Saturday, August 14, 2010

The Neverending Story

The Neverending StoryThe Neverending Story, can we consider this one a classic? Written in 1979 by Michael Ende, it became an instant classic and the inspiration for three movies - one remembered as excellent and two with dubious results. I also found out, with a little research, that there was a short lived TV or Mini-series based on the book. From the reviews, it seemed best to stay very far away from that one. If you're interested in the movie, go ahead and click on this The Neverending Story [Blu-ray] link(Yes, I have a Blu-Ray player and use the power of my will to force readers to purchase one as well... you need it!). But, if you want to see a movie with an actor that committed suicide later in life click on this The NeverEnding Story / The NeverEnding Story II link. The sequel was one of the creepiest movies that I saw as a child. The actor, Jonathan Brandis, has really freaky eyes! But I've talked about that already - HERE.

Back to the book, The Neverending Story is about a child whose attempt to hide from the school bullies sends him on a journey through the alternate world of Fantastica. Bastian, the boy, steals a book out of the shop that he hid himself in and then hides up in the school attic. As he starts reading, the world seems magically alive and in dire need of help. I'm sure that everyone has seen the movie, so why give you the entire plot?

For those that have seen the movie and not read the book, let's just say the movie really takes place in about the first 120 pages of the novel. The rest of the Neverending story is a continuation of where the movie sort of left off. I guess you have to take certain liberties to create a movie from a book. For instance, Atreyu happens to be a green human-like creature and not just a tanned boy! I did learn that I've been spelling Falkor wrong all this time. My first and only cat was named Falcore, after the luckdragon in the movie. After 20+ years it's good to know that I had it wrong all this time.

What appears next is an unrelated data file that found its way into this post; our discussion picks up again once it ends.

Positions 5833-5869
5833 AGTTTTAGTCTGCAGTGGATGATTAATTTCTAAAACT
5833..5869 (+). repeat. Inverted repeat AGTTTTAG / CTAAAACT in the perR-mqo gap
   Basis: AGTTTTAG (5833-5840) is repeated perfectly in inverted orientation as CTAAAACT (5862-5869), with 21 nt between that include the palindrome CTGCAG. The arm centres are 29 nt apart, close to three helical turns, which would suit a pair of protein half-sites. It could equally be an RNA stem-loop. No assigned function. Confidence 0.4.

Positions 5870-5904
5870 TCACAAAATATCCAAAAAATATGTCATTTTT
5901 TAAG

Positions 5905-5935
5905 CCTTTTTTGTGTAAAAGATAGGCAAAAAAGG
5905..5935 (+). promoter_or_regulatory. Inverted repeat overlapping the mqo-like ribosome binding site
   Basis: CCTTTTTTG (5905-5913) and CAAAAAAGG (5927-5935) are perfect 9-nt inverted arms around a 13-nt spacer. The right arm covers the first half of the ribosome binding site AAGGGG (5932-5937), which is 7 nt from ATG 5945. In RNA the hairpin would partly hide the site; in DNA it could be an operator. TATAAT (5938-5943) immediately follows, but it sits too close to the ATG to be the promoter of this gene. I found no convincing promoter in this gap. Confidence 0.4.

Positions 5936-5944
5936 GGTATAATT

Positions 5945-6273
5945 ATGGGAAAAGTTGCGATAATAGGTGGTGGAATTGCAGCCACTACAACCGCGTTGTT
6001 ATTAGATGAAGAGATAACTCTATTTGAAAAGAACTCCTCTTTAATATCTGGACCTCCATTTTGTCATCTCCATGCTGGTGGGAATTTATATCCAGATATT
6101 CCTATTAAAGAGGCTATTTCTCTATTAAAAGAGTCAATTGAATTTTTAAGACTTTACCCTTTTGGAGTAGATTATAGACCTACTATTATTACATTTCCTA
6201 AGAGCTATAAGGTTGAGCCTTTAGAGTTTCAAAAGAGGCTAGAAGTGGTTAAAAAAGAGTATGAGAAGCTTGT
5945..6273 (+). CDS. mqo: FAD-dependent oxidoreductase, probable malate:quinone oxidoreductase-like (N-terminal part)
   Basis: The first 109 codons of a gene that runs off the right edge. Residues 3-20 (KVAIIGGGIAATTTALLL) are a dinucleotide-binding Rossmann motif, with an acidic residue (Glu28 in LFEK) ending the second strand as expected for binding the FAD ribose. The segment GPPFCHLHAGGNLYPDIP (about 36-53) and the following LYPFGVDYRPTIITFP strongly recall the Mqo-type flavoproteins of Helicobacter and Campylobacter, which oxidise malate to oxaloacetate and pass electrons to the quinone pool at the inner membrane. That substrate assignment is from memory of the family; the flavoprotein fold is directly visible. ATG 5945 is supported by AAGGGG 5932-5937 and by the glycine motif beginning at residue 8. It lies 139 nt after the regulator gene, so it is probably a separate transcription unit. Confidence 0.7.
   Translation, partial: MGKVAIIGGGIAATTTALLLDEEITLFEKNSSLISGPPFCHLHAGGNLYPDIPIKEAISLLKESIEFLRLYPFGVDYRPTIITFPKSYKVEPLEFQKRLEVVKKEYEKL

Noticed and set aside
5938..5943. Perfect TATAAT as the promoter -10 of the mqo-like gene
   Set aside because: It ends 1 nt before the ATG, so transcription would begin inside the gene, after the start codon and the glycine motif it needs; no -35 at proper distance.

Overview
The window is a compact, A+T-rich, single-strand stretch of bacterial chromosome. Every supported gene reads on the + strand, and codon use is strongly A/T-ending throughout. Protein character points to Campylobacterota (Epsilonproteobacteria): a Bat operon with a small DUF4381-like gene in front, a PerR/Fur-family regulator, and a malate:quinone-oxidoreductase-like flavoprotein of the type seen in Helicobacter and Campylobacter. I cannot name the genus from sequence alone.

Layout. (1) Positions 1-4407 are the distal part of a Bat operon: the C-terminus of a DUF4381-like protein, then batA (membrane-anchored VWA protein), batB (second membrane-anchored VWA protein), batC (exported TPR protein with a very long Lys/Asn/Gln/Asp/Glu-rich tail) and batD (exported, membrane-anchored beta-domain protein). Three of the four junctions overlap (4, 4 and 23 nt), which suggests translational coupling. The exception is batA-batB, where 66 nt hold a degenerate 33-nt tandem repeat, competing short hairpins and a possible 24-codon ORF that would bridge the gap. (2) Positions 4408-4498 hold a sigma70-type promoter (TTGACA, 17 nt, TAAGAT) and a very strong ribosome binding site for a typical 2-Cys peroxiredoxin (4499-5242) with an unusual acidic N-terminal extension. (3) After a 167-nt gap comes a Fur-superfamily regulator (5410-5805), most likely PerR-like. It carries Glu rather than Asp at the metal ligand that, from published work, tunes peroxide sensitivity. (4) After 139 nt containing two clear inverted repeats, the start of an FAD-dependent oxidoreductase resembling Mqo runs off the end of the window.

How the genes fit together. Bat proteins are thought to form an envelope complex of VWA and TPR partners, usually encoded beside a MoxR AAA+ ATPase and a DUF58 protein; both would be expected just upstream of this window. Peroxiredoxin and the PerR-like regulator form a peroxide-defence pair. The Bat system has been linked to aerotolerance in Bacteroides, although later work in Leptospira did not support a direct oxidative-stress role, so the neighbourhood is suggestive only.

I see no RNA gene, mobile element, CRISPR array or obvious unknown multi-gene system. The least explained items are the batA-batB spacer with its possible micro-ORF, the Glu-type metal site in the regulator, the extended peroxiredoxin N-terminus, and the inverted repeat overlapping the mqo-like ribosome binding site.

But what a book! It's a little lengthy at points, but the story flows well. Think Arabian Nights meets Aesop's Fables meets Grimm's Fairy Tales. It's an adventure through one world with many themes. That happens to be the point of Fantastica - dreams of the human world make up the realm of Fantastica. It's not as dark as Grimm's, but there are some points that are eerie, some that are sad, and some that are life lessons (e.g. Aesop's Fables). It definitely reminded me of my childhood, but I would recommend to all ages. I'll be watching the movie soon to see how much they actually got right.

Rating: 7.5 CBs - I won't be reading it again soon, but it was a good novel to add to the list. I got the Penguin version of the paperback and like the look just a little more than the image on top. It also doesn't appear that Ende wrote a sequel to The Neverending Story or, if he did, it was never translated from the original German. And it's tough to write a review without giving the story and most of my opinions.... that are based on the differences between the book and the movie, or major plot points. =\



  1. This was one of my favorite movies growing up. I think I drove my mom insane watching it over and over again. I had no idea it was a book! I think I would have to add this book to my list just for old times sake. Thanks for the review.
    Marcie from To Read or Not To Read